The "cable choice" initiative continues to gather momentum. Increasing numbers of public policy organizations, political leaders, and even telecommunications companies are endorsing the very simple concept that consumers should take and pay for only that which they want on cable television, rather than having to continue subsidizing programming they find offensive or just plain lousy.
As to be expected, the cable industry is fighting back, with everything it's got. The problem is that it has very little, and is now reduced to argumentation that flirts with the bizarre.
First the industry claimed that technology limitations prevented cable choice. This was proven to be false with the arrival of powerful new digital set-top boxes. Then they argued that cable choice actually threatened the public interest because it would ruin programming diversity: Networks cancelled would mean networks bankrupted. High School Economics 101 answered that: How would the public interest be threatened if the public wasn't interested enough to subscribe to The Dune Buggy Network?
Then someone recommended "family tiers" as a compromise. Rather than pure cable choice, the cable companies could bundle a special family-friendly grouping of networks and offer them to families alarmed by the filth being put in front of their children. The cable industry balked, said the technology didn't exist, which technology they miraculously discovered a couple of weeks later when Congress threatened them with cable choice legislation.
Perhaps the most cynical response from the cable industry was its announcement last fall that it would spend a whopping $250 million to teach parents to be more responsible in the wake of Hollywood's excesses by learning how to block offensive networks. Their generosity was limited, however. Parents still would be required to subsidize those networks through their monthly cable bills.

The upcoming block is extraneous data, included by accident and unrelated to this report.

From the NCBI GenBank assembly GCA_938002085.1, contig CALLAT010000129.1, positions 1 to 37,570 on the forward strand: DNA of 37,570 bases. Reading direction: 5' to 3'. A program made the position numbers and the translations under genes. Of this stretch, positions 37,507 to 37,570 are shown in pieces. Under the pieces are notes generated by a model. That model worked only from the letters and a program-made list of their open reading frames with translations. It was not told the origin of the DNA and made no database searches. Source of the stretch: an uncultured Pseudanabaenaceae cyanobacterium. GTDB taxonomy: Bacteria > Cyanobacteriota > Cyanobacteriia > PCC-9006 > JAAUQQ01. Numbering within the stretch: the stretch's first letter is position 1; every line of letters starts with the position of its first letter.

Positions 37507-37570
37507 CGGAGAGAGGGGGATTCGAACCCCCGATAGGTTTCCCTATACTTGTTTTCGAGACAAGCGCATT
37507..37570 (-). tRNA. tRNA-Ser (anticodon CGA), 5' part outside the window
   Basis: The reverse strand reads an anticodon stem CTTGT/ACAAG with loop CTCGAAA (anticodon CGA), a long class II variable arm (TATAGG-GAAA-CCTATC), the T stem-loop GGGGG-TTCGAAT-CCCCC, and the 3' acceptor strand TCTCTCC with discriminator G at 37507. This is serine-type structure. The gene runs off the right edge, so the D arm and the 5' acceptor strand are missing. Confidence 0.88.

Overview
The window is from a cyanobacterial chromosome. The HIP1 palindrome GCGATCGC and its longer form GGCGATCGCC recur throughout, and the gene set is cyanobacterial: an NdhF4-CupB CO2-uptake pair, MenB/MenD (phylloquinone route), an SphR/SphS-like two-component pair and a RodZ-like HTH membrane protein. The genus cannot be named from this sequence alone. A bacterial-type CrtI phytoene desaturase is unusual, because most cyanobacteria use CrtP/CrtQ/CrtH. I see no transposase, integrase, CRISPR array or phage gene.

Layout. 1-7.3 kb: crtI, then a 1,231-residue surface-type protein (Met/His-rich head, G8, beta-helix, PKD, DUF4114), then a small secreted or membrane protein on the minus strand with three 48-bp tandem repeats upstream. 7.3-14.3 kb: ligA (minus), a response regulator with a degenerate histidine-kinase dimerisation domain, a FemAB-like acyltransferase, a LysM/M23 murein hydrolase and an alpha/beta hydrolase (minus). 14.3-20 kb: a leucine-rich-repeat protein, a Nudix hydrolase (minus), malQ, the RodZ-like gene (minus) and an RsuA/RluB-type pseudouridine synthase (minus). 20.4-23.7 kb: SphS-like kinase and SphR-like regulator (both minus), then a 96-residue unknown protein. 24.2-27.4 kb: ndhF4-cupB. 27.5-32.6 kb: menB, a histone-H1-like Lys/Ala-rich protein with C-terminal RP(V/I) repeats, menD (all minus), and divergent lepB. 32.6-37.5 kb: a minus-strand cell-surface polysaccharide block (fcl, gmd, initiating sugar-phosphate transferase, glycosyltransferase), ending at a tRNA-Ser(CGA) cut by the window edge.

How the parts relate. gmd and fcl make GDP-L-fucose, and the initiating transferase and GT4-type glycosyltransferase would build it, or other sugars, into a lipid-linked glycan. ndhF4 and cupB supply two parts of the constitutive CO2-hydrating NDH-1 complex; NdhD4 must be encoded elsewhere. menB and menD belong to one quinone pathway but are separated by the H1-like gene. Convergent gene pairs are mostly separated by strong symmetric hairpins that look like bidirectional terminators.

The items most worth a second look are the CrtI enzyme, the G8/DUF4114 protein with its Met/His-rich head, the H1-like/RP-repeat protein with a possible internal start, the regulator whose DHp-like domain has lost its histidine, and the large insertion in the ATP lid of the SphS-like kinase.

Their loudest argument all along was that cable rates would increase with competition, and pointed to a 2004 Federal Communications Commission (FCC) study that said so. It being discovered that said report was funded by the cable giant Comcast, new FCC head Kevin Martin called for a new, independent review. The results have just been released. Cable rates could go down as much as 13 percent with cable choice.
Besides which, since when did the cable industry ever care about high cable rates for consumers? While the Consumer Price Index increased in the five-year period from 1999 to 2003 at an annual rate of 2.4 percent (or an aggregate hike of 12.6 percent), basic cable rates rose at an annual rate of 7.5 percent (or 43.5 percent in the aggregate).
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